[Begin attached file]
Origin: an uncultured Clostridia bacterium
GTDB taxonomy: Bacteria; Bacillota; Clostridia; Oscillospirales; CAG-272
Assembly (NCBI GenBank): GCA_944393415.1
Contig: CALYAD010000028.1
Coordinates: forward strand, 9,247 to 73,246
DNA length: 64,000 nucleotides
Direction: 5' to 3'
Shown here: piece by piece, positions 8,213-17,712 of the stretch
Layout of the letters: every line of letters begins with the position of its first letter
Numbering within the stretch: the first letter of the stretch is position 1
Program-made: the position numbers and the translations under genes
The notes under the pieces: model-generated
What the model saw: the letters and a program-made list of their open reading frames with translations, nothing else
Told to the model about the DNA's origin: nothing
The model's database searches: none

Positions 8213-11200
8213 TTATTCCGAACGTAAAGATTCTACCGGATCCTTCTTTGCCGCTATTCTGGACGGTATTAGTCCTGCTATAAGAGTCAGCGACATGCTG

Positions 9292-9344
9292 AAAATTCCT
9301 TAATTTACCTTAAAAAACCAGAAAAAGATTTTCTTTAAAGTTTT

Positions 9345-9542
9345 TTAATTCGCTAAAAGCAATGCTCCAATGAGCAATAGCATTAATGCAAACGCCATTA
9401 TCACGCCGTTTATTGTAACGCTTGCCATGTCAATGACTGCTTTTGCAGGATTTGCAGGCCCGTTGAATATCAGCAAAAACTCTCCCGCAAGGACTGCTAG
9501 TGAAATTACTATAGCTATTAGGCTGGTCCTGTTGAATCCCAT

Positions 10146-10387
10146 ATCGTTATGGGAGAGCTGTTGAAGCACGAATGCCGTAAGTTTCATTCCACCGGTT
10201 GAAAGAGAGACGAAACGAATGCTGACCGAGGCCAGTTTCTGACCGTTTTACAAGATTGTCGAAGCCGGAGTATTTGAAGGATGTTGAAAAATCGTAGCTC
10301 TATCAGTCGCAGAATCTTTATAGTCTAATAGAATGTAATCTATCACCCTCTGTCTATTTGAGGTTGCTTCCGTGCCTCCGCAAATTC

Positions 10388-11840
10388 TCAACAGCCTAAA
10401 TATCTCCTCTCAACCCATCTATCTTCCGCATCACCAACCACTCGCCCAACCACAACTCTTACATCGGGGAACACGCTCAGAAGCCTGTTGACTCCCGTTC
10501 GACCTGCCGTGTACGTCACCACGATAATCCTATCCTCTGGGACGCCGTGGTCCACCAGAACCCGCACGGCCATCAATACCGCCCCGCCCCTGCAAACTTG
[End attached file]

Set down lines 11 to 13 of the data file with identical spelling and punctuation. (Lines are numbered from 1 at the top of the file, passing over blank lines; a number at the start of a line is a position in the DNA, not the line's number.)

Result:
Program-made: the position numbers and the translations under genes
The notes under the pieces: model-generated
What the model saw: the letters and a program-made list of their open reading frames with translations, nothing else